Revelation 20:4 “And I saw thrones, and they sat upon them, and judgment was given to them, and the souls of those who have been beheaded because of the testimony of Jesus, and because of the word of God, and who did not bow before the beast, nor his image, and did not receive the mark upon their forehead and upon their hand, and they did live and reign with Christ the thousand years;” YLT

Here is how the Greek text literally reads word for word: “And (I) saw thrones and (they) sat upon them, and judgment had been given to them and the souls that were beheaded for the witness of Jesus…”

The words “was given” (YLT) in verse 4 is the Greek verb “edoqh” (a form of “didomi” #1325). This verb is an aorist indicative, and points to an action that occurred in the past. It is precisely the same verb used by Jesus in Matthew 28:18, where He said, “all authority in heaven and earth has been given unto me.” So, John was not witnessing judgment being given to them. Rather, he was telling his readers that judgment had already been given to them prior to his seeing them on thrones.

Also, the verb “lived” in verse 4 does NOT mean raise up, or the act of being resurrected. It is “ezhsan” a form of “zao” (live). It is an aorist active indicative verb, meaning the state of living. In the New Testament, it always refers to a state of life after having been raised from the dead.

Luke 15:32

32 It was right that we should make merry and be glad, for your brother was dead and is alive again, and was lost and is found.'”

Revelation 2:8

8 “And to the angel of the church in Smyrna write, ‘These things says the First and the Last, who was dead, and came to life:

Revelation 13:14

14 And he deceives those who dwell on the earth by those signs which he was granted to do in the sight of the beast, telling those who dwell on the earth to make an image to the beast who was wounded by the sword and lived.

As you can see, in every case this verb in its aorist active indicative form means a state of living AFTER having been raised, never the act of being raised. We see then that judgment being given to them was something already accomplished, and their resurrection was already accomplished when John saw them reigning on thrones in Revelation 20.

Now, lets translate this passage, leaving out the words that are not in the Greek text, and using the more precise verb tenses. I have put John’s explanatory notes in parenthesis in order to mark off what John actually saw from his regressing to give explanations. The parenthetical portion is not a part of what he actually saw occurring in sequence, but are his explanatory notes.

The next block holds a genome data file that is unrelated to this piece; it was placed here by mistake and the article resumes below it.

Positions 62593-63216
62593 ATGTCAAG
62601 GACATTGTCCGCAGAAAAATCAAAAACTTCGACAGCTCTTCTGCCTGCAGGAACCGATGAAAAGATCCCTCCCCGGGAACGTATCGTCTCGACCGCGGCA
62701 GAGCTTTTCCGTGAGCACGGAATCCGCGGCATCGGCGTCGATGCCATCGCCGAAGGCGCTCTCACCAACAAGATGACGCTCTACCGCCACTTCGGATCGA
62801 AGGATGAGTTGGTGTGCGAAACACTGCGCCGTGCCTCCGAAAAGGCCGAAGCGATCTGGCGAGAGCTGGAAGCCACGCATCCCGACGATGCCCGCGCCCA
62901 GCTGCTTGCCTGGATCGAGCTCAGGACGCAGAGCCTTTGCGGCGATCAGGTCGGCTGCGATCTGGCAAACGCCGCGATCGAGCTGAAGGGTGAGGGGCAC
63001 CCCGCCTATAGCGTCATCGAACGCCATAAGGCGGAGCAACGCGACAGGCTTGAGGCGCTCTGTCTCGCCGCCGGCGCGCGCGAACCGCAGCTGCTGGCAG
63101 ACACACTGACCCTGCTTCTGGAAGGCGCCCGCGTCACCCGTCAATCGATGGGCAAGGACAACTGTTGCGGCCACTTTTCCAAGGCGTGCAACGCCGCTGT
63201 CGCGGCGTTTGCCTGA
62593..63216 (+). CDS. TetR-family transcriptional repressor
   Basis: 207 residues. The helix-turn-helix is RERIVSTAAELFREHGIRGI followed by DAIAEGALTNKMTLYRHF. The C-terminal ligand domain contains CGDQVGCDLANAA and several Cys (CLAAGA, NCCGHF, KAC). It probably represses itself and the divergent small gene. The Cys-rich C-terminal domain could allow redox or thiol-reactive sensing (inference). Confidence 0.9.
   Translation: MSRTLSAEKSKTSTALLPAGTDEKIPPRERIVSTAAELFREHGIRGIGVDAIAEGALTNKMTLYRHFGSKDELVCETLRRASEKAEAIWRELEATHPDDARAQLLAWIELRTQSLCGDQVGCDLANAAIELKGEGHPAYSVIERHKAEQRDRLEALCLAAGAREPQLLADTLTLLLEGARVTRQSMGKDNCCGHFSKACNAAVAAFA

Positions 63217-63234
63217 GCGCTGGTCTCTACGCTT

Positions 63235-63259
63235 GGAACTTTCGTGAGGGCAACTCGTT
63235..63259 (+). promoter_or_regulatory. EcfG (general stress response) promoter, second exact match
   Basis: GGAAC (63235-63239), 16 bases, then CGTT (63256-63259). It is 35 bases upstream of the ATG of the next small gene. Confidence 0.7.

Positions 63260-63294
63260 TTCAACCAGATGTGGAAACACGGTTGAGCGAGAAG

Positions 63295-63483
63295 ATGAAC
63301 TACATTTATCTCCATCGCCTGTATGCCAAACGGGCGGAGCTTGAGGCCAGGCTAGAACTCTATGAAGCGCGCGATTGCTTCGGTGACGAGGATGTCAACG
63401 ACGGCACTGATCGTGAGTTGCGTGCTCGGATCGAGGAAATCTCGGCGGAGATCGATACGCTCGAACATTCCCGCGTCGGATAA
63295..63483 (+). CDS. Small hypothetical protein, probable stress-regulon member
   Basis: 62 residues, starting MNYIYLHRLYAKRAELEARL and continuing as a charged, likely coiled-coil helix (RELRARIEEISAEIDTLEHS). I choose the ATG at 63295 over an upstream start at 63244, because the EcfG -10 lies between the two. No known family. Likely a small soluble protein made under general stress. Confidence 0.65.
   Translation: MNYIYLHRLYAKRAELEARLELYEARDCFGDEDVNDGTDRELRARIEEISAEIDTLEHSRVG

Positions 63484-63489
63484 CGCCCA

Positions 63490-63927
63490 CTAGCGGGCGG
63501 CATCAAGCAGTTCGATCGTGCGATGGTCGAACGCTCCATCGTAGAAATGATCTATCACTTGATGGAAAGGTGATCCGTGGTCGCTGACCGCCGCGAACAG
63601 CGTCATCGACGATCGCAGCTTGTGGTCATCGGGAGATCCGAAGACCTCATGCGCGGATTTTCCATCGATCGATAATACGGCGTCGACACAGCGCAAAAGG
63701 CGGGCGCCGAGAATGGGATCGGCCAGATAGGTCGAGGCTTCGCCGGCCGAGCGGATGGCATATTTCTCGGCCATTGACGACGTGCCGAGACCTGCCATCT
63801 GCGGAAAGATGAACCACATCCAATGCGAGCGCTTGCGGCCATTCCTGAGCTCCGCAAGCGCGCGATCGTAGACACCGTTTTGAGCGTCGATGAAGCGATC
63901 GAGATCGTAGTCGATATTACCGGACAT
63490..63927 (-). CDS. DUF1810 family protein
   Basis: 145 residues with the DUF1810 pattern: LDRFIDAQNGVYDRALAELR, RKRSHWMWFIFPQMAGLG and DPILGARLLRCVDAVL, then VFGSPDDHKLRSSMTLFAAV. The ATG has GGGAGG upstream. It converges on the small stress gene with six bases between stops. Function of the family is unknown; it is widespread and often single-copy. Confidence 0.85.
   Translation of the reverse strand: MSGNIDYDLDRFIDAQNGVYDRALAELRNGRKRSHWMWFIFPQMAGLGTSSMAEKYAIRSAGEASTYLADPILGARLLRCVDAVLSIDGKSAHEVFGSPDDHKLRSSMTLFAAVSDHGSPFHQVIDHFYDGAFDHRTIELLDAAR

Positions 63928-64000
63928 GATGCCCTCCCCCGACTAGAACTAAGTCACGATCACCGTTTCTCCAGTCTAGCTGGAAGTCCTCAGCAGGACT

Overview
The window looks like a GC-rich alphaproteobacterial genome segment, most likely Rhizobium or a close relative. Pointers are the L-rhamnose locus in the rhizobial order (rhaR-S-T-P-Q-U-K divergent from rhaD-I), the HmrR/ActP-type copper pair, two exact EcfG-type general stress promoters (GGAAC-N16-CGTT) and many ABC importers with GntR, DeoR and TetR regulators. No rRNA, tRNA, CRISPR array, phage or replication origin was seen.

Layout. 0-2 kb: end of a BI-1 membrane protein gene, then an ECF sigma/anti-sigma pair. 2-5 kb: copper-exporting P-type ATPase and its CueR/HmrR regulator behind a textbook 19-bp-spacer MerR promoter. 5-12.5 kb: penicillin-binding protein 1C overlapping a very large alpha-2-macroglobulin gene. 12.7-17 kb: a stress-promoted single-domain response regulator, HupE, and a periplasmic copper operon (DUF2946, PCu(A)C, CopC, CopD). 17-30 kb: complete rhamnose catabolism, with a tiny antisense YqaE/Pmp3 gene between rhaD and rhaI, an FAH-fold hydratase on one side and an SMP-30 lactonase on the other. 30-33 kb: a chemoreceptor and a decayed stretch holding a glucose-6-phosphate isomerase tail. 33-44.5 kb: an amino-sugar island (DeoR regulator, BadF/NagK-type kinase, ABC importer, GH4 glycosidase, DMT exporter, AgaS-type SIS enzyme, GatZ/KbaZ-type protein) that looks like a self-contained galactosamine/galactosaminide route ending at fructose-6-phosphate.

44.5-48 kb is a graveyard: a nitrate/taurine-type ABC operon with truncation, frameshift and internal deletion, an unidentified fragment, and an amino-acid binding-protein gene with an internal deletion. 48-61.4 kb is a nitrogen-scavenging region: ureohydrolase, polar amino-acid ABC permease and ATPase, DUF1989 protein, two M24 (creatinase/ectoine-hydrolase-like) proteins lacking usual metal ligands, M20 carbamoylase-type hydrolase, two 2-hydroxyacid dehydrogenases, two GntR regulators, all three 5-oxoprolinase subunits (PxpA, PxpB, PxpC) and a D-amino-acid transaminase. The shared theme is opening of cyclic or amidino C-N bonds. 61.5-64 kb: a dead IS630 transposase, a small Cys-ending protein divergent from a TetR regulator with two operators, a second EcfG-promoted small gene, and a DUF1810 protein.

“And I saw thrones, and they sat upon them, (and judgment had been given unto them AND the souls that were beheaded for the witness of Jesus, and for the word of God, and which had not worshipped the beast, neither his image, neither had received his mark upon their foreheads, or in their hands);

and they were living and reigning with Christ a thousand years. (But the rest of the dead lived not again until the thousand years were finished); This is the first resurrection.”

Note the switch from the present tense (which I have in blue type), where John was narrating what he saw, to his regressing in order to explain who these people are, (the bracketed portion in black type). The reason he mentioned “souls” was NOT because he saw “souls,” but to identify some of the ones reigning on thrones with the “souls” he had previously seen under the altar at the 5th seal.

Revelation 6:9-11

  1. When He opened the fifth seal, I saw under the altar the souls of those who had been slain for the word of God and for the testimony which they held.
  2. And they cried with a loud voice, saying, “How long, O Lord, holy and true, until You judge and avenge our blood on those who dwell on the earth?”
  3. Then a white robe was given to each of them; and it was said to them that they should rest a little while longer, until both the number of their fellow servants and their brethren, who would be killed as they were, was completed.

John was showing the final results of the martyr’s “waiting” for a little season. He described one large group who were all sitting on thrones. Then he explained that some of these were the “souls” he had previously seen under the altar, who had later been given authority, and were at that time LIVING and REIGNING with Christ in His Kingdom. This is also the interpretation of the Jamieson – Faussett – Brown Commentary which says of this verse, “From #Re 6:9, I infer that “souls” is here used in the strict sense of spirits disembodied when first seen by John.” So, in the sequence of events that John was describing, the “first resurrection” had already taken place (presumably at at the second coming). He was describing the aftermath of the resurrection, and what became of the souls he had previously seen under the altar, not the resurrection itself.

In the final analysis, the only resurrection of the saints mentioned in Revelation includes all of those killed by the Antichrist. It is therefore to say that the only resurrection of believers in Revelation is posttribulational.